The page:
Uk Gov: Schools Don't Sign With MS
The latest example is from the United Kingdom where the educational technology group Becta has asked for an immediate halt to any licensing of Vista and/or Office 2007 for educators. Becta claims that the Redmond Giant is violating anti-competitive laws even in the academic software licensing arena. For the time being the government has agreed to halt all license agreement signing until the issues can be cleared up.
The issues that Becta wants to see resolved center around the readiness of Vista and the license agreement that educational institutions are asked to sign.
“There are a few downsides to the School Agreement program, according to Becta. Microsoft doesn't provide sufficient clarity into the buy-out costs should a school decide to get out of the program, says Becta. The agency is also concerned that Microsoft's academic subscription setup doesn't allow schools to obtain a perpetual license—unless they make a buy-out payment. Lastly, Becta would like to see Microsoft drop its all-or-nothing licensing requirement—all PCs on campus must be a part of the program, even if they're not capable of running Vista or Office 2007.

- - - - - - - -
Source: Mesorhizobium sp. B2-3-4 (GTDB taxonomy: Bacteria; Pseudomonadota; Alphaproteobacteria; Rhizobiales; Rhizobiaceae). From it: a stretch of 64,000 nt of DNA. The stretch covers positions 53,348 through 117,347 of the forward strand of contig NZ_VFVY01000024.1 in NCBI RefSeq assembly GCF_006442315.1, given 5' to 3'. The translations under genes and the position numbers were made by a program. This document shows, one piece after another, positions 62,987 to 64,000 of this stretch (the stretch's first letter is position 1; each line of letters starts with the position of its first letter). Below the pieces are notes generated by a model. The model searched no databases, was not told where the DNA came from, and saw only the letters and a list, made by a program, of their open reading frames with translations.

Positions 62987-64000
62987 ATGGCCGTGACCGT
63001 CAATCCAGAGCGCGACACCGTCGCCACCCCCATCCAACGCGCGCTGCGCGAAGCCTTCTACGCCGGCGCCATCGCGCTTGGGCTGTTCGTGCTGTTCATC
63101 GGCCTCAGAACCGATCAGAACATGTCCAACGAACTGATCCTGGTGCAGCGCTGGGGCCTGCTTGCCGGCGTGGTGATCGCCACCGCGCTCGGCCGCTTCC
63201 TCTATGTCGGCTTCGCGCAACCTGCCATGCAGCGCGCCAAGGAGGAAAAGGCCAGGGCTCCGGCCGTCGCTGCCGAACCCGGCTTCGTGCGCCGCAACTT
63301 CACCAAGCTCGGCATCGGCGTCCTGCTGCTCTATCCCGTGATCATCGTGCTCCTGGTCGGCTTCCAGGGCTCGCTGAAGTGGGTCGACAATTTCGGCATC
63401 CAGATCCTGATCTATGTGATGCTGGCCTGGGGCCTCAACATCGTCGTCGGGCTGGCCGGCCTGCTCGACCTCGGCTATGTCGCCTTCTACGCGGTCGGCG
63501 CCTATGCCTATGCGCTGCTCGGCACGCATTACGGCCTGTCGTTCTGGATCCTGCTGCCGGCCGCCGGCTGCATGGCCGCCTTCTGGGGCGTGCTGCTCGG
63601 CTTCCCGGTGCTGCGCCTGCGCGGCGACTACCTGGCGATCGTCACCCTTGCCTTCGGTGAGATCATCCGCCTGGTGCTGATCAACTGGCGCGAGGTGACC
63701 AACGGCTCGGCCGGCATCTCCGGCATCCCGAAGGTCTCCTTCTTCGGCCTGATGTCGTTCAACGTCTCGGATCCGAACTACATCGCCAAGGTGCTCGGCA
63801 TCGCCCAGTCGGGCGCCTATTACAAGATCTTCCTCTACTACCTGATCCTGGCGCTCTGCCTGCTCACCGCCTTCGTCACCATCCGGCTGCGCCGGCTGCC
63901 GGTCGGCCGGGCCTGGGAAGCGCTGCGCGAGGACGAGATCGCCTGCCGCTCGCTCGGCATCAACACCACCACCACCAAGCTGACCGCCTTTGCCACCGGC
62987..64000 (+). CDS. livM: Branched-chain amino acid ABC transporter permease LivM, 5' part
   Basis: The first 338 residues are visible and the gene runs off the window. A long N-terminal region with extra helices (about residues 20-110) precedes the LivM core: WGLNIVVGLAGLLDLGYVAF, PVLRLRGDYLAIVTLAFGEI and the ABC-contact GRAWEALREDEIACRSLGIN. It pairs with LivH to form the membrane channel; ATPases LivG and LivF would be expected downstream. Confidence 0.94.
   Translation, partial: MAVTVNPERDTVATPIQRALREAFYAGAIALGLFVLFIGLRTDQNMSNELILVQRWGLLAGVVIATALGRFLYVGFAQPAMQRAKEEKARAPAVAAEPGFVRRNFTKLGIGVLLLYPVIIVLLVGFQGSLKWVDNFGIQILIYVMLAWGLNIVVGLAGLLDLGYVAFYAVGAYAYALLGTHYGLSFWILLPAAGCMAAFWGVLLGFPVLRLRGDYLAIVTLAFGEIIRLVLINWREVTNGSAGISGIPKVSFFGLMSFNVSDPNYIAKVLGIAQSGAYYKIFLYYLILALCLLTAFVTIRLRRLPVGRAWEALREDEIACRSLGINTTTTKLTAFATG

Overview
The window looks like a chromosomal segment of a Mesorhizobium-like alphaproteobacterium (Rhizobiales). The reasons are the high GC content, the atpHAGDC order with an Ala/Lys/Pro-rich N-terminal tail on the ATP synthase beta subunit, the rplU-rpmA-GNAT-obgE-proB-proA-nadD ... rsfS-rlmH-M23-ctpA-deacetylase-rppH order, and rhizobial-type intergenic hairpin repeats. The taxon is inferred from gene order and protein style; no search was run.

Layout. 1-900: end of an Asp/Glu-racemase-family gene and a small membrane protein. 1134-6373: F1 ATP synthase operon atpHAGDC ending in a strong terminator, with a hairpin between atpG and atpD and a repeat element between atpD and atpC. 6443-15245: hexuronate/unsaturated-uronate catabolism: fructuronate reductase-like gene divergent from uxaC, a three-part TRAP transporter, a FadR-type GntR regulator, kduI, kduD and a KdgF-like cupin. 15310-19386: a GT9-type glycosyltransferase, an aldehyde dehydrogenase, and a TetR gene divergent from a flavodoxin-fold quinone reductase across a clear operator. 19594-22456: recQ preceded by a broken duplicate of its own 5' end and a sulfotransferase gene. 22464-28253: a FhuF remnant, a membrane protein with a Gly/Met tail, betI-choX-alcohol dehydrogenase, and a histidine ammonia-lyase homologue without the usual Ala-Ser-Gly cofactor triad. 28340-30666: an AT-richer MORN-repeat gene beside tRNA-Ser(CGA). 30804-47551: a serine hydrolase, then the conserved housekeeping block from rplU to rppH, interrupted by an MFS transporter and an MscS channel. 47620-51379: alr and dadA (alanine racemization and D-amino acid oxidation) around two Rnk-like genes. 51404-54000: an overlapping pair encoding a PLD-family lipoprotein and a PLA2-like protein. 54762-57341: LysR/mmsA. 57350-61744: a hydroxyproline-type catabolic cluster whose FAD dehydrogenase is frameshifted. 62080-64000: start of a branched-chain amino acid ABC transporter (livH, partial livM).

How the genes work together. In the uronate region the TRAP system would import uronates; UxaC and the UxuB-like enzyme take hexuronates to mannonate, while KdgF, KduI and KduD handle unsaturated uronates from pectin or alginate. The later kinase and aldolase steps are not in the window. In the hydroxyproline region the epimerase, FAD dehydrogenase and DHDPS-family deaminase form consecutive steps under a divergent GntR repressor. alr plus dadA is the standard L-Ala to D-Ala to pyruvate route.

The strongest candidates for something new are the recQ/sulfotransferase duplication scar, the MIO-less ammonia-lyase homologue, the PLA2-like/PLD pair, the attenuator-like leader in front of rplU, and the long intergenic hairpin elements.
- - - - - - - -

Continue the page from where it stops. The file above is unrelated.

Becta also has some more specific concerns regarding Vista and Office 2007. It believes that Vista's feature set isn't enough to justify upgrades at this point. In the case of Office 2007, Becta would like to see stronger support for the ODF format used by OpenOffice.org and better interoperability with Microsoft Works.”
We're wondering why this is just cropping up now. It isn't like Vista, Office 2007, nor their licensing agreements are anything particularly new. It seems more like smaller government bodies throwing their weight behind the recent EU victory over MS.
What's your take? Are Microsoft and other American companies simply being bullied and scrutinized by the EU and various European countries or are these justifiable complaints that deserve rectification?